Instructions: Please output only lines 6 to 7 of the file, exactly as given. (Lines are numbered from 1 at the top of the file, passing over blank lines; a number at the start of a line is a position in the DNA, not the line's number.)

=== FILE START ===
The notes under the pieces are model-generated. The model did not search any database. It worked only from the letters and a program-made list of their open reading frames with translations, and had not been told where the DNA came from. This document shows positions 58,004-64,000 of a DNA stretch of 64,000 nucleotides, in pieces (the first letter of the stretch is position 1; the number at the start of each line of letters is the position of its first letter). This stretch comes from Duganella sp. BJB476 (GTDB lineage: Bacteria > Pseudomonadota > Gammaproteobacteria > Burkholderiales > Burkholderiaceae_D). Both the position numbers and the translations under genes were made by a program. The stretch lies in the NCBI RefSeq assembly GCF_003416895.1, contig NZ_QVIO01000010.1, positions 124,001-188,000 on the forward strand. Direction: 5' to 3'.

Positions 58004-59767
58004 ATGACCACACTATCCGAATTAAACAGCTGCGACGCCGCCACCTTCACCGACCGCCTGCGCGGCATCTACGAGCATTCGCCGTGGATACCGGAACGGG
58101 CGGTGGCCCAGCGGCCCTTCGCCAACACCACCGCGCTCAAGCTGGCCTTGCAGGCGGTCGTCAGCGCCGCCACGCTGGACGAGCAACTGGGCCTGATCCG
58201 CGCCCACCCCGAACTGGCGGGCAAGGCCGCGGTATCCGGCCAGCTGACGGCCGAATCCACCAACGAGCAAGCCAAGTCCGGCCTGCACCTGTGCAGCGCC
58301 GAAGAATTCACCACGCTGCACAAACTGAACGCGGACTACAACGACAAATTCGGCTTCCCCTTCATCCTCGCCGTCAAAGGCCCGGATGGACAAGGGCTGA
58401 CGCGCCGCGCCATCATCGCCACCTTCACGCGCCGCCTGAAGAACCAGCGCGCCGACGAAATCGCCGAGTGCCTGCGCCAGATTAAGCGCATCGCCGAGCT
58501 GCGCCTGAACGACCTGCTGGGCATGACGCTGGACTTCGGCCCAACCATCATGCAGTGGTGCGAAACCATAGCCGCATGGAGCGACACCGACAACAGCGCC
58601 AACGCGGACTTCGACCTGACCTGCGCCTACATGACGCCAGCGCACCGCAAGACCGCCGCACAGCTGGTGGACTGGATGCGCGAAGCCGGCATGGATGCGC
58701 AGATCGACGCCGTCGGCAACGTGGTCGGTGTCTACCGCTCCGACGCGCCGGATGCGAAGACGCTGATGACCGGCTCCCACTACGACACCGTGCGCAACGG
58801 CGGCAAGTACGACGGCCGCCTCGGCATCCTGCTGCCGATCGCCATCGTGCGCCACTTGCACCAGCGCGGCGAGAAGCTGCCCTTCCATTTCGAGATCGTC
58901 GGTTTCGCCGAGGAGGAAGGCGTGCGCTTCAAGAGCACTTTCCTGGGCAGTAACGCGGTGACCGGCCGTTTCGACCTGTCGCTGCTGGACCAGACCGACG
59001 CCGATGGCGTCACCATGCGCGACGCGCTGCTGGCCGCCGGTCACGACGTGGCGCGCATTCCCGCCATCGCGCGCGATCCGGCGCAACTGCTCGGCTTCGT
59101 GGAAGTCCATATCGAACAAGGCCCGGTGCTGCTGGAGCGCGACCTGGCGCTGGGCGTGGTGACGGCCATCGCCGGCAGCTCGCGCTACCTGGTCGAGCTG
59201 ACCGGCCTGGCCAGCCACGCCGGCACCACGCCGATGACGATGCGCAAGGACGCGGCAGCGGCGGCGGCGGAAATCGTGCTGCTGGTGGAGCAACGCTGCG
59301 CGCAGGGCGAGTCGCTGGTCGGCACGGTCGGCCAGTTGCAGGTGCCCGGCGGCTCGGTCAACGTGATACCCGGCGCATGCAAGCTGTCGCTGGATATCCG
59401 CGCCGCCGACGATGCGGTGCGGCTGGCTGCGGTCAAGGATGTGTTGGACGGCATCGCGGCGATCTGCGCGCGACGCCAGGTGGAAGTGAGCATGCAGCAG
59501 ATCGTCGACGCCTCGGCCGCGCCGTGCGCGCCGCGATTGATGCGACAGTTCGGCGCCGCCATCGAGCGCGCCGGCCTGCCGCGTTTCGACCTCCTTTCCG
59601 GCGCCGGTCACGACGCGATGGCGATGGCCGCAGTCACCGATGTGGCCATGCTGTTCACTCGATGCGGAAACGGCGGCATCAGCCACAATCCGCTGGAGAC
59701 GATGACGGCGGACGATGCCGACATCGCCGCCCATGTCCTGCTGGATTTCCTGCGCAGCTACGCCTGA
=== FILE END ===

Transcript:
58301 GAAGAATTCACCACGCTGCACAAACTGAACGCGGACTACAACGACAAATTCGGCTTCCCCTTCATCCTCGCCGTCAAAGGCCCGGATGGACAAGGGCTGA
58401 CGCGCCGCGCCATCATCGCCACCTTCACGCGCCGCCTGAAGAACCAGCGCGCCGACGAAATCGCCGAGTGCCTGCGCCAGATTAAGCGCATCGCCGAGCT